The court pointed out that the wording of the Competition Act concerning LPP is not exact. Also, the national law should comply with the case law of the European Union. The court referred to the cases of Akzo Nobel (C-550/07) and Hilti (T-30/89) and their well-known contents and analyzed that the advice from the outside legal counsel and the internal e-mail referring to it enjoyed protection as LPP documents. The court stated however, the following (unofficial/office translation):

Para 758: “The Supreme Administrative Court holds open to interpretation as to the case law of the [European] Union, what the position should be to the fact that the administrative chief …[of a cartel company]  has the following day on 21 December 2010 sent the recommendation given by the law firm and the conclusion made by [an employee of the cartel company] to the department chief… of [another cartel undertaking], e.g., to an outside party vis-à-vis the [cartel company].

Para 759: “In such a case, it is no longer a question of internal distribution of a memorandum, as was the case in the context of legal professional privilege advice in Hilti and Akzo Nobel Chemicals cases. It is open to interpretation if the legal advice so distributed no longer falls within the scope of legal professional privilege or has [the cartel company] waived its legal professional privilege when disclosing such a recommendation to the responsible person at [another cartel undertaking].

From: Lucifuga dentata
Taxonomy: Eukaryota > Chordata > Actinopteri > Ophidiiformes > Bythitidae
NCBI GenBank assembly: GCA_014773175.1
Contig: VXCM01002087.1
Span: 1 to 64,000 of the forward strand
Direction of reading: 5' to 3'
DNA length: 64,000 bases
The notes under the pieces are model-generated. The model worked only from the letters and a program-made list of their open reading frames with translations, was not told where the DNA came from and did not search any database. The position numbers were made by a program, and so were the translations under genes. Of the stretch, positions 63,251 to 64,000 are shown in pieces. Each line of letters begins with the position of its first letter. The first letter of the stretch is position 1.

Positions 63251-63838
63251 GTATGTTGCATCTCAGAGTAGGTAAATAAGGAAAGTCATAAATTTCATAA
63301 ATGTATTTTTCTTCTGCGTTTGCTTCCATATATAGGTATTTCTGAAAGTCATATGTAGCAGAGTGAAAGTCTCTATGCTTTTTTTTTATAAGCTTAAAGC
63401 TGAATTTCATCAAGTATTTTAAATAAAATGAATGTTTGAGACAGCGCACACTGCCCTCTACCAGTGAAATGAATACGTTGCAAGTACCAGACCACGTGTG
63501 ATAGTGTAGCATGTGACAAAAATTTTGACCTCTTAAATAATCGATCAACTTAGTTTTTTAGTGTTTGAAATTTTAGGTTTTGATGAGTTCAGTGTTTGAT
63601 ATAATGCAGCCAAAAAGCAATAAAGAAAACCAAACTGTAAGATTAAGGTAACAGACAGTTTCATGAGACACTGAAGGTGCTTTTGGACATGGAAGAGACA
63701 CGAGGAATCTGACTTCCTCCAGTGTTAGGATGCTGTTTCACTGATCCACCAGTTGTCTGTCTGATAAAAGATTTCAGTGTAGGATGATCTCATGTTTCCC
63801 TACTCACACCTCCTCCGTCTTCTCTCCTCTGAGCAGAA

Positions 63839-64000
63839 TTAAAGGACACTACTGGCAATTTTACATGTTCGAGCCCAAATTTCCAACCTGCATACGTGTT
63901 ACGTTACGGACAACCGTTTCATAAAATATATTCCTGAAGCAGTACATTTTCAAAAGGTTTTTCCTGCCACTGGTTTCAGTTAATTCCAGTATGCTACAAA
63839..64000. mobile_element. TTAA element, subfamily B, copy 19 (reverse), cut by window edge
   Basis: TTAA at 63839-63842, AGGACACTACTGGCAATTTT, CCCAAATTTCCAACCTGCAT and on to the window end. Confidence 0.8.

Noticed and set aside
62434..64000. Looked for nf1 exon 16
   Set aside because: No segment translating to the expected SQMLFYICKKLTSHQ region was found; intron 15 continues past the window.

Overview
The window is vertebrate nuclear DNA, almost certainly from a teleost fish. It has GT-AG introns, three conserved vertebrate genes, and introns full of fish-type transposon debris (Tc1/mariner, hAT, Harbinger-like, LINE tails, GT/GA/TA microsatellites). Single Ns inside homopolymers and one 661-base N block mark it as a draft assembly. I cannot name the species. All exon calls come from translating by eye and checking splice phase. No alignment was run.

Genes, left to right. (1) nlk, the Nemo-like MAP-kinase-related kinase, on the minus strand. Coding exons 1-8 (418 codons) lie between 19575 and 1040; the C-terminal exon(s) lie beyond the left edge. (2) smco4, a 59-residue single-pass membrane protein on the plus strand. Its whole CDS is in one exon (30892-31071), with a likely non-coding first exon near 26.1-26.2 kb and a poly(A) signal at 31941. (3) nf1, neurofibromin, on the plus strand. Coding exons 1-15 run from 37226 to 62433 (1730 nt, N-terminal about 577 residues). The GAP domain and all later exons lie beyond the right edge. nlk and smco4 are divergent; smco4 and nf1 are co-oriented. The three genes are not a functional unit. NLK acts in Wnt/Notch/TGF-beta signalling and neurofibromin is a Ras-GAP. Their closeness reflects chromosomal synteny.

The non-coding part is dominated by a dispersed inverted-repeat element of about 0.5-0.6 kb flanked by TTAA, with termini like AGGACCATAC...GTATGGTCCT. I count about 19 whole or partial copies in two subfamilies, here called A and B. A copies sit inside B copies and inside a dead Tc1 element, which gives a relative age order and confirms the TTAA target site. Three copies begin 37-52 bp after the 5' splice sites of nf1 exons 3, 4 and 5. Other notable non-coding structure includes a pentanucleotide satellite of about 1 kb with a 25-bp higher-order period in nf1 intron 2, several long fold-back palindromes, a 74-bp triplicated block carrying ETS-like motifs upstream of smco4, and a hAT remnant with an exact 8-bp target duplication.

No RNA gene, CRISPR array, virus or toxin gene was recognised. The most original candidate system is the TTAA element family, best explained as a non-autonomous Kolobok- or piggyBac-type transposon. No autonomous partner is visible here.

Para 760: “The Supreme Administrative Court holds that in the present case concerning penalty payment for a competition infringement, the matter must be evaluated so that where a question is open to interpretation, the rights of defense of the parties to the cartel must be interpreted as broad.”

Para 761: “Evaluating the matter so, the Supreme Administrative Court holds that the …message of 20 December 2010, which has further been sent forward on 21 December 2010 to … with the recommendation by the law firm and the [internal] conclusions, shall be deemed to be protected by legal professional privilege of confidential communication between the client and the attorney”.

The latest Finnish Supreme Administrative Court’s decision does not mean that disclosing the document is irrelevant – the court merely stated that EU law on this matter is unclear. It is worth noting that in cases of external disclosure, the Hilti and Akzo Nobel -rulings protecting the sanctity of LPP information do not necessarily apply.

For further information, please contact:
Lotta Uusitalo